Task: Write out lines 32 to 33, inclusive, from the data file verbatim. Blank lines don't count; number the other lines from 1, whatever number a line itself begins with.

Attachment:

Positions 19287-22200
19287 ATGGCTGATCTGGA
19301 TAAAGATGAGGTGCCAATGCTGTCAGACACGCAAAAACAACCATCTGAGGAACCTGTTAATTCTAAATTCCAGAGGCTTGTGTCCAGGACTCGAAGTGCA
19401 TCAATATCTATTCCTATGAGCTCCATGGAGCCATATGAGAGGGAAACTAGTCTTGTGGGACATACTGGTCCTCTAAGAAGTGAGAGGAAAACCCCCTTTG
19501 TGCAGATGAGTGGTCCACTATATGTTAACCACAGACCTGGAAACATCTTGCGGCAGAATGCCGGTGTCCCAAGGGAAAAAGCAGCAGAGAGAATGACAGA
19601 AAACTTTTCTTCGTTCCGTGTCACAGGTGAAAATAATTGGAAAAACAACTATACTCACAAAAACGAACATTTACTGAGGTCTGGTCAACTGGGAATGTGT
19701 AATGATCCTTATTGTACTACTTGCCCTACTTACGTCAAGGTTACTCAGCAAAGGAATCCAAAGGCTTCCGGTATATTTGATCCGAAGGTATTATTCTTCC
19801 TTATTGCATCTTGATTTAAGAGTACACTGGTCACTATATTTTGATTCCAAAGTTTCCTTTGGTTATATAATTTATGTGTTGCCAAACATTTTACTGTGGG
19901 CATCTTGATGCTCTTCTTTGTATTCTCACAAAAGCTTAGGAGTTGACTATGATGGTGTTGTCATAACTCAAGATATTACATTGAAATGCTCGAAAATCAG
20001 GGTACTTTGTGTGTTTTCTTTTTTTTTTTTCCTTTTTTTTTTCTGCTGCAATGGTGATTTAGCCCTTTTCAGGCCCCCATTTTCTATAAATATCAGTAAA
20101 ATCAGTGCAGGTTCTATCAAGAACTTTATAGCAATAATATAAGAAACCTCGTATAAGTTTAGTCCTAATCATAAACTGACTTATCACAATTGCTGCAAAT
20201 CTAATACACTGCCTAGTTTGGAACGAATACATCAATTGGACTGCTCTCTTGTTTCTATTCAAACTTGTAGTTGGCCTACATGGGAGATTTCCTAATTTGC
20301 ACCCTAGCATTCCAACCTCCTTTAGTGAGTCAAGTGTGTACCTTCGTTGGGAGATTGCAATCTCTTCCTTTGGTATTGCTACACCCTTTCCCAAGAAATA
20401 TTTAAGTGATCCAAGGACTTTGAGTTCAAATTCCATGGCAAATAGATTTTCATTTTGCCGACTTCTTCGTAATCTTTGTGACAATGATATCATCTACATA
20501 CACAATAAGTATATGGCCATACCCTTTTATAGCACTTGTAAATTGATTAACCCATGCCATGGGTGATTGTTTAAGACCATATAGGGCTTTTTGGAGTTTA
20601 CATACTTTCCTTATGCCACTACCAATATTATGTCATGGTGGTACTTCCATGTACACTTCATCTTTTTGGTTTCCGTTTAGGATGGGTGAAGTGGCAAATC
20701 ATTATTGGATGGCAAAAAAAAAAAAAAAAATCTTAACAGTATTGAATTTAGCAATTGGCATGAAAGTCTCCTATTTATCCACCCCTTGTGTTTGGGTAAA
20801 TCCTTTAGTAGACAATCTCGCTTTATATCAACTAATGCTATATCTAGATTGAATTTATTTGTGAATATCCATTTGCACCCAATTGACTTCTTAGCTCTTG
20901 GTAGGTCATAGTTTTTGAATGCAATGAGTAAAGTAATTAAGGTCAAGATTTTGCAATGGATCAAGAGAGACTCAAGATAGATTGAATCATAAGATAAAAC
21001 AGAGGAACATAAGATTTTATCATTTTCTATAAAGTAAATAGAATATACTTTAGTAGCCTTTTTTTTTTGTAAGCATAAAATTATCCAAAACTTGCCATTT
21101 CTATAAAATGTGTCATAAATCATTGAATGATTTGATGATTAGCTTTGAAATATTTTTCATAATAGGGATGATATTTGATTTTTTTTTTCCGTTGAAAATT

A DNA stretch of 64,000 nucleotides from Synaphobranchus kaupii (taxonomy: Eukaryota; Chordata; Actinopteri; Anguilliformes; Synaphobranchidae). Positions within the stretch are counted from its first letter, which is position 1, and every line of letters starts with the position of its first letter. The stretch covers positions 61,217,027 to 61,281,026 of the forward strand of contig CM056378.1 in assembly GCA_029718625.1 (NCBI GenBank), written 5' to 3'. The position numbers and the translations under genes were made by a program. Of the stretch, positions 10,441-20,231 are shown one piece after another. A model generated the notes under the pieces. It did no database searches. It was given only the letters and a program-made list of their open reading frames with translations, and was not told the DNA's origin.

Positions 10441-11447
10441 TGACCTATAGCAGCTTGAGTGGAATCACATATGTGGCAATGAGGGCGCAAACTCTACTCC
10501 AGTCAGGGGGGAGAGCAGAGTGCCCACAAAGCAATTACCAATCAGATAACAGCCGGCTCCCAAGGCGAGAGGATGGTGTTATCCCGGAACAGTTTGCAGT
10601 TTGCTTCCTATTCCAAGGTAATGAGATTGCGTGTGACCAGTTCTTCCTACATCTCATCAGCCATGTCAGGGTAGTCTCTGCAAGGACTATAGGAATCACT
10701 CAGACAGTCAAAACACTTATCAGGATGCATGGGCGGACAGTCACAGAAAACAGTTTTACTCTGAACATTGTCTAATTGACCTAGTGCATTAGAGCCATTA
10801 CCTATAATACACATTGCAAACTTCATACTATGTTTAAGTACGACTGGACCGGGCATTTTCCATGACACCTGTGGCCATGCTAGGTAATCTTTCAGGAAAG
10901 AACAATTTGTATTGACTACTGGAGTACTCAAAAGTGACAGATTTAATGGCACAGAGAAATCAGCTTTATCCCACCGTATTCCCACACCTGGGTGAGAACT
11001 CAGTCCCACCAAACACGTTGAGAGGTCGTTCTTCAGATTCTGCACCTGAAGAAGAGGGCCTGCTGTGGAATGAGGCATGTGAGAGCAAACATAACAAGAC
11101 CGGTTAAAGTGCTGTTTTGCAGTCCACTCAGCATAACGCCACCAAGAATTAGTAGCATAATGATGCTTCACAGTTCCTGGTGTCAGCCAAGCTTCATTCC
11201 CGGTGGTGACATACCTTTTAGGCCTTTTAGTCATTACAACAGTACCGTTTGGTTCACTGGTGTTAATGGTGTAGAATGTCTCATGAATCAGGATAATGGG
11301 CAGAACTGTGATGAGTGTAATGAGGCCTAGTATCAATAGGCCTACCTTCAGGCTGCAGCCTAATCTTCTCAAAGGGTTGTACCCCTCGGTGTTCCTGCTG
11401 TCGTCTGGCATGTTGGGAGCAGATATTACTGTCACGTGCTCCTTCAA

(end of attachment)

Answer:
11201 CGGTGGTGACATACCTTTTAGGCCTTTTAGTCATTACAACAGTACCGTTTGGTTCACTGGTGTTAATGGTGTAGAATGTCTCATGAATCAGGATAATGGG
11301 CAGAACTGTGATGAGTGTAATGAGGCCTAGTATCAATAGGCCTACCTTCAGGCTGCAGCCTAATCTTCTCAAAGGGTTGTACCCCTCGGTGTTCCTGCTG